Children and Young Persons Bill [Lords]
Annette Brooke: We are having a very important discussion on the clause and new clause. This has to be one of the most critical things that we need to address given the very high percentage of young people in custody who were in care at some point. Correspondingly,
I agree that there is a need for a qualified social worker following through and keeping in contact with the young person. In this case, it is a question not just of visiting but of the ability to make ongoing assessments of the young persons needs. It is very important that it is an holistic assessment, considering all the issues that might apply to a young person in custody.
In conjunction with the Youth Justice Board, there are now some social workers based in young offenders institutions, but I still think that we need a continuity of contact with the social worker, as described by the hon. Member for East Worthing and Shoreham. If a care order is attached to a young person in custody, there is a responsibility to keep track of them to some degree, but if the care placement is voluntary, I am not sure that the same provisions apply. Nevertheless, it is an important situation in which we particularly need to give greater support to children and young people. I would like some clarification on that point.
Over the past few years, we seem to have progressed quite a lot in getting social services even to be responsible for young people in custody. It has taken High Court judgments to move the agenda on, and the Howard League for Penal Reform has been very much involved. We have moved on, but the outcomes for young people who enter the custody system are still very poor. The Bill offers an opportunity to address every possible issue.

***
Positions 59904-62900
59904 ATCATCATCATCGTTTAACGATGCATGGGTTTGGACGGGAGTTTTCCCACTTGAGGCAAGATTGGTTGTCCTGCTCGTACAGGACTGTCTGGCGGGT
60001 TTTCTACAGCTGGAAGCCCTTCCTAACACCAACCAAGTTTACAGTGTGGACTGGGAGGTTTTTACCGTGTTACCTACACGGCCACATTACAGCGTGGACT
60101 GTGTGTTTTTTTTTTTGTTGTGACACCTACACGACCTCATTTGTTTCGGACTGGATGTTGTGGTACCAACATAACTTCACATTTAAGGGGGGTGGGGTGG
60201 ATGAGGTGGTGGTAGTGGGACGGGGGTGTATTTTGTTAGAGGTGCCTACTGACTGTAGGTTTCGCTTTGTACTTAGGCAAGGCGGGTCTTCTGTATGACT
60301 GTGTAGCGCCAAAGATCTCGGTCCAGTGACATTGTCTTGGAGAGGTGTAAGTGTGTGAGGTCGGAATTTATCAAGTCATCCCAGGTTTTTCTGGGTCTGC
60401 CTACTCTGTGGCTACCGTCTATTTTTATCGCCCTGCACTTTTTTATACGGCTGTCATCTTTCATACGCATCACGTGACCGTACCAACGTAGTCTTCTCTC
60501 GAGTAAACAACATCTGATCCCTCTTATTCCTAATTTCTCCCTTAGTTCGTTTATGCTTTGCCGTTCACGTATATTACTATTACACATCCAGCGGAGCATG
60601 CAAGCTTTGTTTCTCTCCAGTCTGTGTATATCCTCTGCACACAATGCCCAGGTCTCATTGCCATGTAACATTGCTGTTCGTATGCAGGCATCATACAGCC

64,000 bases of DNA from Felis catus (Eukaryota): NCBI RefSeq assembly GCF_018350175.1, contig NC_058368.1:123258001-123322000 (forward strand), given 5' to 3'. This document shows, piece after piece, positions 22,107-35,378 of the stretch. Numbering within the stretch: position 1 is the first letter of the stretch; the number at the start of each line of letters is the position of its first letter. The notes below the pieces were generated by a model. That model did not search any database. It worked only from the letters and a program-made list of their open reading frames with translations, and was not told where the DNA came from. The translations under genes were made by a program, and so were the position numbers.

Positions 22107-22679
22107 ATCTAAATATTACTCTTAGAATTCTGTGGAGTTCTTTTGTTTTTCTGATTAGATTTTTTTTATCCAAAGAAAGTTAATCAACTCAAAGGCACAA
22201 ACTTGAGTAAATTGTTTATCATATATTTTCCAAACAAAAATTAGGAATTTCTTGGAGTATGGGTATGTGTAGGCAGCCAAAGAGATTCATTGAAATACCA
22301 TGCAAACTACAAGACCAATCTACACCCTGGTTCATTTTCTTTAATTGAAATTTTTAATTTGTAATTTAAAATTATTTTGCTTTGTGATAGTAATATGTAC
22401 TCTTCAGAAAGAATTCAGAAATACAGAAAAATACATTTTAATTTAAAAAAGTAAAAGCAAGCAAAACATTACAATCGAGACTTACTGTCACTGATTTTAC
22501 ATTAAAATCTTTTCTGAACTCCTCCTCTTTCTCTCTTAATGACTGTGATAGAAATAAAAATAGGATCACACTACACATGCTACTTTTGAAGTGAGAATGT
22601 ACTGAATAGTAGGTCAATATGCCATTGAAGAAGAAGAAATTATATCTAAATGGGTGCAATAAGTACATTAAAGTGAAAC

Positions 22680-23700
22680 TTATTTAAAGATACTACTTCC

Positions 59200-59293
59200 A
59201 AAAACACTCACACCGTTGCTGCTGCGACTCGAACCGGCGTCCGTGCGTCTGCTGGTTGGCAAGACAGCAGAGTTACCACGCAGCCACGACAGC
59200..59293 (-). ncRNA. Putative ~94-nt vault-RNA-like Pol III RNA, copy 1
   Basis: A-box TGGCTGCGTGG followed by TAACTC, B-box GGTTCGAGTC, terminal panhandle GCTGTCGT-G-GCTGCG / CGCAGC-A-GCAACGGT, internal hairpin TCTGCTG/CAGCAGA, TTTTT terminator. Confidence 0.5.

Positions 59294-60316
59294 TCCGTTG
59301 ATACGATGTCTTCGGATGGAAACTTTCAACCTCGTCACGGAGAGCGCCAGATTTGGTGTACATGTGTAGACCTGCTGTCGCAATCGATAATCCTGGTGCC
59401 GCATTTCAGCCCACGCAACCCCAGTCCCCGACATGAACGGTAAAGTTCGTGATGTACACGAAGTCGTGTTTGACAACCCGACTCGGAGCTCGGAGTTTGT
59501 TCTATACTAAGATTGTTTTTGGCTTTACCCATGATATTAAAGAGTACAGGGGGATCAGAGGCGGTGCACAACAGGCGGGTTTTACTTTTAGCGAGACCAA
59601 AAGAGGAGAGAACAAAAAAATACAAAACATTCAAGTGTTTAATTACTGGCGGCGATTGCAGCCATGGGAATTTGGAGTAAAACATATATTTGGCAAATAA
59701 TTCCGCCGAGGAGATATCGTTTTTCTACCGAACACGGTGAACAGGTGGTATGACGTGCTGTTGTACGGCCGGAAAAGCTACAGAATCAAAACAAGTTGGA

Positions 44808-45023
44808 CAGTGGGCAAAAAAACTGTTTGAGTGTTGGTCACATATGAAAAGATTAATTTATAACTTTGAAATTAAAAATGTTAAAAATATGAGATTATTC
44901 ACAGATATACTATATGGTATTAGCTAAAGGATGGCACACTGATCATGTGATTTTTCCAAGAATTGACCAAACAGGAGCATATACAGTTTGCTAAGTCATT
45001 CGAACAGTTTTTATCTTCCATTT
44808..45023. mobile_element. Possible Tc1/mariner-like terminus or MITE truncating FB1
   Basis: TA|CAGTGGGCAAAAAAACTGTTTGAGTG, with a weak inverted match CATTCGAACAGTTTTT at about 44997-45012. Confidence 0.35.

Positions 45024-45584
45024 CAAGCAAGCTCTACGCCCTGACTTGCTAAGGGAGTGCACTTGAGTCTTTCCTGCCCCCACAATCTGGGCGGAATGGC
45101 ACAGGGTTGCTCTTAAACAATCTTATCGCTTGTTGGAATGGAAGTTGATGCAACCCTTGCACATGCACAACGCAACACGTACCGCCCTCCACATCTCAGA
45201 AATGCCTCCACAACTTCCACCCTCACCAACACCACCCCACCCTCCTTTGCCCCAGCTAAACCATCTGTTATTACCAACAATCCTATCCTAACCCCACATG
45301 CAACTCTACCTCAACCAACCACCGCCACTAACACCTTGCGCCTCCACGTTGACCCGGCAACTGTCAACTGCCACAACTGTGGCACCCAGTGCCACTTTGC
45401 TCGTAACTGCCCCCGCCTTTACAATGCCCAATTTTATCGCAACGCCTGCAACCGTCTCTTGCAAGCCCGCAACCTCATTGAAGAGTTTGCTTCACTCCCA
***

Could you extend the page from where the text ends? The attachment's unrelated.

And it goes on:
I agree that however a child enters the care system, it is important to work with all the other services to ensure that that young person is supported when they come out. I spoke to a local youth offending team early last year. They explained the difficulty of housing young people who have come out of custody. Because family accommodation is not available, the traditional route is YMCA accommodation. However, I understand that such accommodation carries out risk assessments. I discovered that our local youth offending team has had to place young people coming out of custody in bed and breakfasts, which I suggest is undesirable. My pleathere are so many strands to the problemis for continuity and an holistic approach. That approach should include social services, local youth offending teams and housing services into the bargain and see the process as a whole.
Beverley Hughes: I certainly agree with Opposition Members that looked-after children who then go into custody are a vulnerable group, and that they can face many serious practical problems getting back on their feet and establishing themselves again in their local communities when released. I agree that they are at high risk of reoffending, although I did not recognise the figure of 92 per cent. given by the hon. Member for East Worthing and Shoreham. The one-year reconviction rate for young people who have been in custody is about 77 per cent., which is still very high.